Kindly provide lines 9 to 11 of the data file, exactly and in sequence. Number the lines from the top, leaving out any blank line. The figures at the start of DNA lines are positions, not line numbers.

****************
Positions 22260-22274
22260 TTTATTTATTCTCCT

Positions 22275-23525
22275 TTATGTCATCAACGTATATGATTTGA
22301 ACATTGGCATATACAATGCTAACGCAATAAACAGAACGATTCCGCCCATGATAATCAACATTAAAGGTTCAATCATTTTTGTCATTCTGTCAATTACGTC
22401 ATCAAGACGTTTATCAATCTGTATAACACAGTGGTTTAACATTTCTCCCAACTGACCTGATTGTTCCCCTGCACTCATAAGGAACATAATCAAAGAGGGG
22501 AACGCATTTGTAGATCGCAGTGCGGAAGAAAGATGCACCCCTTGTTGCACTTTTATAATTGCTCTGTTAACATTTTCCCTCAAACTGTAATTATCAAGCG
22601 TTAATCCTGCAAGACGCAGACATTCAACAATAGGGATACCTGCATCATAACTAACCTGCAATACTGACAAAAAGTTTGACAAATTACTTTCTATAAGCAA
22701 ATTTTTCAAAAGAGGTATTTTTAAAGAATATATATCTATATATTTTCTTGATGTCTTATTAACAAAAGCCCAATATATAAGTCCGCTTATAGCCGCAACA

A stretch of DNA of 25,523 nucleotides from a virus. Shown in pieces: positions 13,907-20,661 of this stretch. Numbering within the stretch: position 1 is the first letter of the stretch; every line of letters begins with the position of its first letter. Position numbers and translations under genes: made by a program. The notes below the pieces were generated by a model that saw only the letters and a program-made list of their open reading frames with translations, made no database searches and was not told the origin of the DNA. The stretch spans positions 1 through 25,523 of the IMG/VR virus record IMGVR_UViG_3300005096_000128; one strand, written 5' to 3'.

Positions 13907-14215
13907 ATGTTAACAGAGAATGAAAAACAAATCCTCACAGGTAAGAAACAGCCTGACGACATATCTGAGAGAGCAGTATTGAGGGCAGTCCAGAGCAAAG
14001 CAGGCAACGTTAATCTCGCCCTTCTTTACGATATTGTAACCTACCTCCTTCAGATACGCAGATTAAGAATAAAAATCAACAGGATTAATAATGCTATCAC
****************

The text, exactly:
22701 ATTTTTCAAAAGAGGTATTTTTAAAGAATATATATCTATATATTTTCTTGATGTCTTATTAACAAAAGCCCAATATATAAGTCCGCTTATAGCCGCAACA

A stretch of DNA of 25,523 nucleotides from a virus. Shown in pieces: positions 13,907-20,661 of this stretch. Numbering within the stretch: position 1 is the first letter of the stretch; every line of letters begins with the position of its first letter. Position numbers and translations under genes: made by a program. The notes below the pieces were generated by a model that saw only the letters and a program-made list of their open reading frames with translations, made no database searches and was not told the origin of the DNA. The stretch spans positions 1 through 25,523 of the IMG/VR virus record IMGVR_UViG_3300005096_000128; one strand, written 5' to 3'.

Positions 13907-14215